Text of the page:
UW School of Medicine and Public Health's Curriculum Transformation

MADISON - These are exciting times for curriculum at the University of Wisconsin School of Medicine and Public Health. Building on traditional strengths, the Medical Education Office led by Associate Dean for Medical Education Christine Seibert, MD, together with faculty educators, made significant changes to the year one and year two curriculum and continued enhancements to the clinical years.
"The curriculum at UW School of Medicine and Public Health strives to engage students in a learning process that will help them become highly competent and compassionate physicians with a lifelong thirst for learning,” says Seibert.
These noteworthy changes are part of the MD program's ongoing curriculum transformation.
Enhancing Public Health Education and Active Learning
The goal of the restructured curriculum is to provide medical students with an integrated curriculum, enhanced public health education and increased active learning opportunities.
Unveiled in fall 2008 for year one and fall 2009 for year two, the preclinical curriculum are delivered in integrated blocks of related material. In a week between blocks, innovative learning opportunities help students make key connections among the diverse skills and knowledge areas they are exploring as they approach their clinical years.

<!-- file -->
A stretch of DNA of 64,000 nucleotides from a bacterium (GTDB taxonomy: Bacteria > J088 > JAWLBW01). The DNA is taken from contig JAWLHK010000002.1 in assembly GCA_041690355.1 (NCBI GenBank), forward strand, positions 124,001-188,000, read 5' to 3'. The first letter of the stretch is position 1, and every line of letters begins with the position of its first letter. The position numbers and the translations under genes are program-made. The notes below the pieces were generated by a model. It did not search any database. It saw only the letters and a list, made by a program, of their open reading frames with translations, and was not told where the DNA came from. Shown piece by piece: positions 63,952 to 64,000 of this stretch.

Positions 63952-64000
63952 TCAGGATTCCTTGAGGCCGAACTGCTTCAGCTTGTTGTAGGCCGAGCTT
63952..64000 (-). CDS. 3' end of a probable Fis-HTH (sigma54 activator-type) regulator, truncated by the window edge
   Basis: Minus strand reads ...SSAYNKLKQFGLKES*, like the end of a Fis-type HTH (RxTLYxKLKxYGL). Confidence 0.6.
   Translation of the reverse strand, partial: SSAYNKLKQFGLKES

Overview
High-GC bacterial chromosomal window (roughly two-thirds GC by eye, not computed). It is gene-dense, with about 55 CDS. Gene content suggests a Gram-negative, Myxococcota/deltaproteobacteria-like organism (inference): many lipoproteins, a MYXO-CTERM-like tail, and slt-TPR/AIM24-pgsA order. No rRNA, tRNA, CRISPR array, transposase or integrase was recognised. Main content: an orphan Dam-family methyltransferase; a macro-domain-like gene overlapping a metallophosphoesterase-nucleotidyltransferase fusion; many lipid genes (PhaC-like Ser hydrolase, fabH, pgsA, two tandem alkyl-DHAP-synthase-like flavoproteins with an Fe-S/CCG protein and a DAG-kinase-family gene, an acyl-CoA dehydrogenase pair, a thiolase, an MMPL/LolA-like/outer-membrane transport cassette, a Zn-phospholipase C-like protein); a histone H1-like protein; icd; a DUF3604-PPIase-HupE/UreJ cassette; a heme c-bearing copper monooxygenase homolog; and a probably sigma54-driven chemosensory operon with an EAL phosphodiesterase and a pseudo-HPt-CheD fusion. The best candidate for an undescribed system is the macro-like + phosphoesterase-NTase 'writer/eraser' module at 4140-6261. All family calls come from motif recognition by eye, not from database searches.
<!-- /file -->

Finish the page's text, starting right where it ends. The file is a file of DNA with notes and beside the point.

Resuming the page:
In years three and four, students rotate through required and elective clerkships and a preceptorship at sites throughout the state, gaining broad exposure to many aspects of medicine and public health. As students advance through their clinical years, they have increased opportunities to tailor their electives to personal interests and career goals.
Linking Public Health and Medicine
"We draw on diverse teaching methods in a learner-centered environment. Our 'classrooms' extend beyond the modern Health Sciences Learning Center and Clinical Sciences Center to experiential opportunities in the Madison community, in many urban and rural parts of the state, and with underserved populations in the United States and abroad," says Seibert.
Medical students will get a firm grounding in important aspects of public health and the links between public health and medicine. Added curriculum in areas such as professionalism, cultural competence and interdisciplinary teamwork help prepare students to provide first-rate care in a changing health care environment. Greater emphasis on integrating content and active learning further challenges students to think broadly and apply what they learn.